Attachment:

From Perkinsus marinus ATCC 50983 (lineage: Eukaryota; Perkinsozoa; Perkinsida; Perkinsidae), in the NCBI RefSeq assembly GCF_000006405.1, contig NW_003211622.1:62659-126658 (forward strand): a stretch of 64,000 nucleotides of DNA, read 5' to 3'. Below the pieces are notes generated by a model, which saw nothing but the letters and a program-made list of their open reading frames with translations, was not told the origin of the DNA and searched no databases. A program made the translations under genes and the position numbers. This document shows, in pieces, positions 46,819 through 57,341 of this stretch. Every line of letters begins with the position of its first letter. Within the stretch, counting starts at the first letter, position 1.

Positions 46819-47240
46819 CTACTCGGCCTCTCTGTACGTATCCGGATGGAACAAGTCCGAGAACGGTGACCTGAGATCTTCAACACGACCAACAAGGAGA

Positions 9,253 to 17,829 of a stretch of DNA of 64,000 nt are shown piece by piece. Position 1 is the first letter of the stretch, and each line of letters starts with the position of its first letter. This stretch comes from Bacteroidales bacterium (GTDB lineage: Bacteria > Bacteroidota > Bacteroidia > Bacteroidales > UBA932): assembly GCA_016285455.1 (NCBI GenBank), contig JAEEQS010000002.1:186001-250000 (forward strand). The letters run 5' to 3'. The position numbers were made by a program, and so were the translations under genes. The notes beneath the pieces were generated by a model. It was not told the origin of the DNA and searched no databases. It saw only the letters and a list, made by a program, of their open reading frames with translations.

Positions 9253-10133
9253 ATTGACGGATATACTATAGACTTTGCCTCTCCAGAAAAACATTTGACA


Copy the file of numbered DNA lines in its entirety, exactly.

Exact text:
From Perkinsus marinus ATCC 50983 (lineage: Eukaryota; Perkinsozoa; Perkinsida; Perkinsidae), in the NCBI RefSeq assembly GCF_000006405.1, contig NW_003211622.1:62659-126658 (forward strand): a stretch of 64,000 nucleotides of DNA, read 5' to 3'. Below the pieces are notes generated by a model, which saw nothing but the letters and a program-made list of their open reading frames with translations, was not told the origin of the DNA and searched no databases. A program made the translations under genes and the position numbers. This document shows, in pieces, positions 46,819 through 57,341 of this stretch. Every line of letters begins with the position of its first letter. Within the stretch, counting starts at the first letter, position 1.

Positions 46819-47240
46819 CTACTCGGCCTCTCTGTACGTATCCGGATGGAACAAGTCCGAGAACGGTGACCTGAGATCTTCAACACGACCAACAAGGAGA

Positions 9,253 to 17,829 of a stretch of DNA of 64,000 nt are shown piece by piece. Position 1 is the first letter of the stretch, and each line of letters starts with the position of its first letter. This stretch comes from Bacteroidales bacterium (GTDB lineage: Bacteria > Bacteroidota > Bacteroidia > Bacteroidales > UBA932): assembly GCA_016285455.1 (NCBI GenBank), contig JAEEQS010000002.1:186001-250000 (forward strand). The letters run 5' to 3'. The position numbers were made by a program, and so were the translations under genes. The notes beneath the pieces were generated by a model. It was not told the origin of the DNA and searched no databases. It saw only the letters and a list, made by a program, of their open reading frames with translations.

Positions 9253-10133
9253 ATTGACGGATATACTATAGACTTTGCCTCTCCAGAAAAACATTTGACA